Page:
The best players of the season in Scotland have already been identified, but another accolade is still to be awarded. Who among the managers in Scotland has achieved the most from their own talents and the resources of their club?
Choices are always subjective, since Ronny Deila came to work in a new country when he joined Celtic last summer but he also has the benefit of a squad that is better stocked than those at the other clubs and a budget that far outstrips all rivals.
There are only three major domestic trophies to play for, so prizes alone are not a reliable guide. Here, then, are four potential candidates for manager of the year.
Derek McInnes (Aberdeen)
Last year's winner, having led the Pittodrie side to a League Cup triumph, McInnes has continued to improve his team. He signed shrewdly in the summer and has managed his squad with enough aplomb that the early European qualifying ties have not diminished the squad's energy or application through the season.
The three league defeats to Celtic will still rankle, but that is a measure of how far he has taken Aberdeen since for a spell they were considered title challengers.
It is the consistency of the side, its ability to overcome every other side in the top-flight with commanding performances, that have impressed - their last league defeat to a side other than Celtic was to Hamilton in October.
History weighs heavily on Aberdeen, but McInnes has risen to the challenge of restoring Aberdeen to a prominent place in Scottish football with a second-place finish already secured. There might have been another League Cup final, too, if Dundee United hadn't prevailed in the semi-final.
Ronny Deila (Celtic)
The title is expected every season, but there is still an achievement in the way that Ronny Deila has adapted to living and working in Scotland and imposed a different style of play on the team.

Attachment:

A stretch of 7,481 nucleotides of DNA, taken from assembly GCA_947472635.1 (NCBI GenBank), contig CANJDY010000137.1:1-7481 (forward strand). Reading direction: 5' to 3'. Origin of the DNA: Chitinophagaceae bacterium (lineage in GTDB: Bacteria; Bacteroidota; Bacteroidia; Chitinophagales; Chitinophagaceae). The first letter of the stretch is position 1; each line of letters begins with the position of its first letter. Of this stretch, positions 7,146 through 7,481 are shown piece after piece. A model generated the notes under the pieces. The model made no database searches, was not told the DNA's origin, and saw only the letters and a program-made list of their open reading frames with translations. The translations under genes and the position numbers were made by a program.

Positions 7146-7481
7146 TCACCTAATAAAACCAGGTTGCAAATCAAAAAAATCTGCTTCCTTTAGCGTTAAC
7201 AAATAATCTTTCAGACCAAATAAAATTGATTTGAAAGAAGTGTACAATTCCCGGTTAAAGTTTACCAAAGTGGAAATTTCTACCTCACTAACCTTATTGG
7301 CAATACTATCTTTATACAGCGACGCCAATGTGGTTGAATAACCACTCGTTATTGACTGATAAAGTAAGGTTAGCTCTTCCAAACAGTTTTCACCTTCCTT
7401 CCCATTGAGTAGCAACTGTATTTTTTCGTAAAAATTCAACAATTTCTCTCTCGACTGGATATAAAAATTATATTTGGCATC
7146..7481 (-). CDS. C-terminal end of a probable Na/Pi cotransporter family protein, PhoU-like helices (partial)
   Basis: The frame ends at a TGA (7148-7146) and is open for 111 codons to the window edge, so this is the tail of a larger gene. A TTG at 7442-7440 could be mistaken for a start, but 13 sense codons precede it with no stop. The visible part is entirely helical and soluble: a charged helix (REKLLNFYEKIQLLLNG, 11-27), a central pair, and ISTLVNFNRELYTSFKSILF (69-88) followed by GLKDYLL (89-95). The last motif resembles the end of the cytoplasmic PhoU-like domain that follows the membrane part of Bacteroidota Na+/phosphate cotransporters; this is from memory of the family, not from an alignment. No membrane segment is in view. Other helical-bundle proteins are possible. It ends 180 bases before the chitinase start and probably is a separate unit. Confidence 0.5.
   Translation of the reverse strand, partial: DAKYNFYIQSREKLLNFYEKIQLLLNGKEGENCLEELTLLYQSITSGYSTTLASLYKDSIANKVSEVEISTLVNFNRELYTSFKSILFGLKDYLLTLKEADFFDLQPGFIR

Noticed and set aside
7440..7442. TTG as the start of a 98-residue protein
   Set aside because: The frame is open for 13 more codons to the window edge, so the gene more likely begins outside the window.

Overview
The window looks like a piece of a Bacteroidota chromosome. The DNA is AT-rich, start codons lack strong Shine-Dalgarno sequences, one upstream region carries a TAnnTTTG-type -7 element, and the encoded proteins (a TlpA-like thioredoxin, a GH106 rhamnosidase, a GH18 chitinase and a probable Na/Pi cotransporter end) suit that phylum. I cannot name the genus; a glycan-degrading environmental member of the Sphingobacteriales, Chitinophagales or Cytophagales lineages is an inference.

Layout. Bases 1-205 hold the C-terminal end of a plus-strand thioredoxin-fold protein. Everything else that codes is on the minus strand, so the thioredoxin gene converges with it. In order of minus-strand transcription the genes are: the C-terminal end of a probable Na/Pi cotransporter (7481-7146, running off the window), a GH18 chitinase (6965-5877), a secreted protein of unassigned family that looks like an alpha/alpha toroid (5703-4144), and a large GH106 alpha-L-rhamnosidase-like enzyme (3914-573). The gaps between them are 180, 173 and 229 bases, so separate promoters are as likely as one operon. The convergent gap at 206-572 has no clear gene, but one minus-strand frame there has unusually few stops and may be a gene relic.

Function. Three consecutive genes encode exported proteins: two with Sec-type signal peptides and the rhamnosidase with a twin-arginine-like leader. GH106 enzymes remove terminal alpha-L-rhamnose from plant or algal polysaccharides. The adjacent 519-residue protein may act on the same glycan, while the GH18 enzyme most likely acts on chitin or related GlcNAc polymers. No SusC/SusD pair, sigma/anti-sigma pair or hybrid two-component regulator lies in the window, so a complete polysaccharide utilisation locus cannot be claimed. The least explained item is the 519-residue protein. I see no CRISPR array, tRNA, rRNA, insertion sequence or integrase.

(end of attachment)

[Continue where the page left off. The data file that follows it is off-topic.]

There was an initial difficult spell, and European displays were generally disappointing, but he has grown into the job in the same way that the side has grown comfortable with his tactics and methods.
Deila was unabashed in his pursuit of the treble, and responded with perspective when he chose not to dwell on the Josh Meekings handball that contributed to Inverness Caledonian Thistle's victory in the Scottish Cup semi-final.
Deila has personality, but his body of work this season suggests that there is also worth to his philosophy and ideals. Celtic need to improve further, but this was a debut season in Scottish football that suggested he is capable of developing his team while still being accomplished enough to guide Celtic to trophies.
John Hughes (Inverness Caledonian Thistle)
An unheralded club and, at times, an unheralded manager. Hughes is an imposing figure in Scottish football, loud, animated, jocular, but he is proving again to be a wily manager.
He realised that emphasising the siege mentality at a club that is geographically remote from the Central Belt powerbases of Scottish football would be a powerful motivating factor for his players.
Even so, he insists upon a pleasing, attacking style of play that has delivered results this season.
Hughes took Inverness to the League Cup final last season, and now they are in the Scottish Cup final, an achievement that was in part down to a mistake by the match officials in the semi-final, but also to Hughes urging his players to keep attacking in extra-time.
It was typical of his approach that the two full-backs combined for the winning goal. He has brought better performances from his players, in particular Graeme Shinnie, and could yet be playing in European qualifiers next season if they finish third or win the cup.
Robbie Neilson (Hearts)
The Tynecastle side have been so dominant in the Championship this season that they have been overlooked in recent weeks. Yet the scale of Neilson's achievement is remarkable.
Heart of Midlothian Football Club plc only emerged from administration last summer, when Ann Budge's regime appointed Craig Levein as director of football and Neilson as head coach.
It was his first managerial job and the squad was still essentially made up of young players who came through the ranks.
Some shrewd signings later, Hearts went on a run that left the rest of the division in their wake. It was 24 January when they first lost a game in the league, the title was won in March, and their haul of 90 points with one game still remaining is a record.
Neilson has focused on the promotion campaign, so cup results have been poor, but he has proved to be an innovative young manager, utilising triple training sessions and implementing an impressive style of play while still generally fielding a young team.